I have a possible lead on a first investment property. My goal from the strategies I have been learning and studying is to build a cash flow portfolio that can eventually be sold as a whole.
The property is in a quiet area but definitely urban. I've drove the streets and it appears to be a good neighborhood. It is a 1bd 1bth with an unfinished basement, a room that was added on, a kitchen and a living room.
Comps in the area rent at $595.00
The home should appraise for around 24k.
It is owned out right. "Partner" of mine met the home owner and passed her my way.
IF I can get the property for around 12k that should get me instant equity (make your profit when you buy) and a mortgage (15 year) of around $117.00 a month including taxes/insurance.
Using the 50% "rule". The cashflow on the property should be right @ $181.00 a month.
It also passes the 2% "rule".
My exit strategy is either portfolio or try to get a lease option tenant. As a first purchase the ROI vs the risk is appealing. My concerns are that it's only a 1bd and that may make it hard to sell 5 years down the road as well as it being close to a rougher area. Obviously section 8 would always be an option with this property as well.
Thoughts of the BP community are greatly appreciated.
HI Ryan! Congrats on finding your first deal.
Regarding the property, assuming most houses are 3/1 or 2/1s in the area, being that your property is unique and in a tougher area that could be a disadvantage for you down the long run as far as rent and appreciation. As far as the 12K offer, do you know why the resident would sell it for 50% of its appraised value?
Numerically speaking, the numbers sound great, but being that's so cheap and in a rougher area so the numbers can be over inflated when you don't take into account tenant issues, maitenance, and possible turn over. I would advise you look at a few more deals before pulling the trigger on this one.
I appreciate the advice. I'm looking at several different options. A friend of mine runs a "we buy houses" campaign. Most of the people who contact them either either want out or want to move on. He is using the very things you mentioned to haggle it down. Not sure if she will bite but will know in the am. He also has a lead on a 3bd 1bath that would be a little bit more that I am more interested in. Just curious from a rental perspective what some of you vets have to say?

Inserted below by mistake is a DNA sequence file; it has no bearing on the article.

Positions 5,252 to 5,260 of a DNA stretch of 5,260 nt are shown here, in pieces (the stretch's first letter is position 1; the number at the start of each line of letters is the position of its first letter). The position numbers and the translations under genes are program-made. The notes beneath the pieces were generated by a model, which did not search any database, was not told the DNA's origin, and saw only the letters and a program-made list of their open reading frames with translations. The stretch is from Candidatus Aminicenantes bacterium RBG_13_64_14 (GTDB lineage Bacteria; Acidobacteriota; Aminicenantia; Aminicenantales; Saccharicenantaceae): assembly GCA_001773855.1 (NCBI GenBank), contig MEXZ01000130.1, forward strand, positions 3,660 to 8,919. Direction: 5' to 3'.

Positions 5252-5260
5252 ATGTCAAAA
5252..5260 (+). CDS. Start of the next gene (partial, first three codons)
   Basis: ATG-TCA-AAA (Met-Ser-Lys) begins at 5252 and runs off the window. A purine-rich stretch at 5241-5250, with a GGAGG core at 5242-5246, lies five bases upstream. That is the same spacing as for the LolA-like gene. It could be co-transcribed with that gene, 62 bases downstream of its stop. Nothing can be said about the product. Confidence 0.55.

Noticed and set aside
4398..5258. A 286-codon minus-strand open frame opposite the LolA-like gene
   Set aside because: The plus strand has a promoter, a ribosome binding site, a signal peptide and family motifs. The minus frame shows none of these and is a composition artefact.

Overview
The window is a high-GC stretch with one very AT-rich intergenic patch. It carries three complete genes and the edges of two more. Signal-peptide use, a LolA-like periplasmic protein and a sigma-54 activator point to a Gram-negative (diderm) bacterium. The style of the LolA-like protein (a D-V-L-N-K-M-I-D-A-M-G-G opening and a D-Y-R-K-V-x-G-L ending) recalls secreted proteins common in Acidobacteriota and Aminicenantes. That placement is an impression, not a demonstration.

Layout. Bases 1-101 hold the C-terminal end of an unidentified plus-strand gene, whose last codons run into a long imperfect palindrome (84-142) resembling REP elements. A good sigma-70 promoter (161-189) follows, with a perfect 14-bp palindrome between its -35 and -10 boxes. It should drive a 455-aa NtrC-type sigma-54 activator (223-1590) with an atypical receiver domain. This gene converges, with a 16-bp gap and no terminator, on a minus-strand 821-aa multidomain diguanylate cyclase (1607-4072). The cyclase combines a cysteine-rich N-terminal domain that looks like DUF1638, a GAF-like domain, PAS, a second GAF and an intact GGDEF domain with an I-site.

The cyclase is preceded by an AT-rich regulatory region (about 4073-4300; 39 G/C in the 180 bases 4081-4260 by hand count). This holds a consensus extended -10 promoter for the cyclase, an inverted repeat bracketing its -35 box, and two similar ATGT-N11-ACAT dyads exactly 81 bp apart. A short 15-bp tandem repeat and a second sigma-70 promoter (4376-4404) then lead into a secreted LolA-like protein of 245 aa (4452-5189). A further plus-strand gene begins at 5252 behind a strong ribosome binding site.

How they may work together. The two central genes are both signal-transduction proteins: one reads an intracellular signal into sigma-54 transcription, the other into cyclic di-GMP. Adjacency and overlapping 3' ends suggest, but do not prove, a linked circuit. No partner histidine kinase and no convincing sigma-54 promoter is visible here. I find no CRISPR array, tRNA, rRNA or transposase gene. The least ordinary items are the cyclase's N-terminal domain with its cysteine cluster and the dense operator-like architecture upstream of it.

I would agree with Jordan, even though the numbers sound great, you are looking at just a couple problems eating up your 'instant equity' when you repair them. I think you would be better off waiting and finding a 3/2 or 3/1 for a first deal! Good luck!
I can see that you are based in Missouri.
We just moved from KC where we bought quite a few properties.
Where is the potential deal located? The numbers look decent if you can make it a cash purchase. I believe the property would also be in a C class area with those figures? Need to have great PM in C class to make the numbers on paper achievable in real life.
The 1 bedroom is a bit of a turn off.
Biggest mistake I made when starting out was jumping in too soon.
Be patient as there is always a better deal around the corner.
Thanks and have a great day.
Especially near a rougher area I would want more options. A 2/1 or 3/1 would give you a wider variety of potential renters (couples, families, roommates, students, etc.) vs. needing to find 1 person by themselves. Also, there will be more people to market to if you decided to sell at some point due to the neighborhood. Even if you want to buy and hold, you should have multiple exit strategies.
We live in south city and our neighborhood is a mix of 1/1, 2/1, and 3/1. The 1/1 houses are either perpetually "for rent" or "for sale".
Ryan, the best way for other local investors to give you specific neighborhood advice is to provide the approximate address of the property. Then we may be able to tell you whether to avoid that block or not.
I know investors in St. Louis who own investment property at that price range and rent, with mostly Section 8 tenants.
I wouldn't bet on any appreciation or even "instant equity" in your case because the only potential buyer in the future would most likely be another investor. So your pool of buyers is going to be limited.
You also didn't mention about the condition of the property, whether it needs work at the price of $12k. The plumbing, electrical, HVAC, and roof will be the major items you need to consider.
Especially in these areas, you will need a GREAT property manager. And think about if you can absorb the loss if you have a 3-month vacancy (or 6?).
Try sticking to at least 3/1 for your first few deals as an investor, once you're more seasoned then you can break the rules.
P/S: If you know other seasoned landlord in the area, you may be able to wholesale it for a quick profit if the numbers work out.
Free eBook from BiggerPockets!
Join BiggerPockets and get The Ultimate Beginner's Guide to Real Estate Investing for FREE - read by more than 100,000 people - AND get exclusive real estate investing tips, tricks and techniques delivered straight to your inbox twice weekly!
- Actionable advice for getting started,
- Discover the 10 Most Lucrative Real Estate Niches,
- Learn how to get started with or without money,
- Explore Real-Life Strategies for Building Wealth,
- And a LOT more.
Sign up below to download the eBook for FREE today!
We hate spam just as much as you
Join the Largest Real Estate Investing Community
Basic membership is free, forever.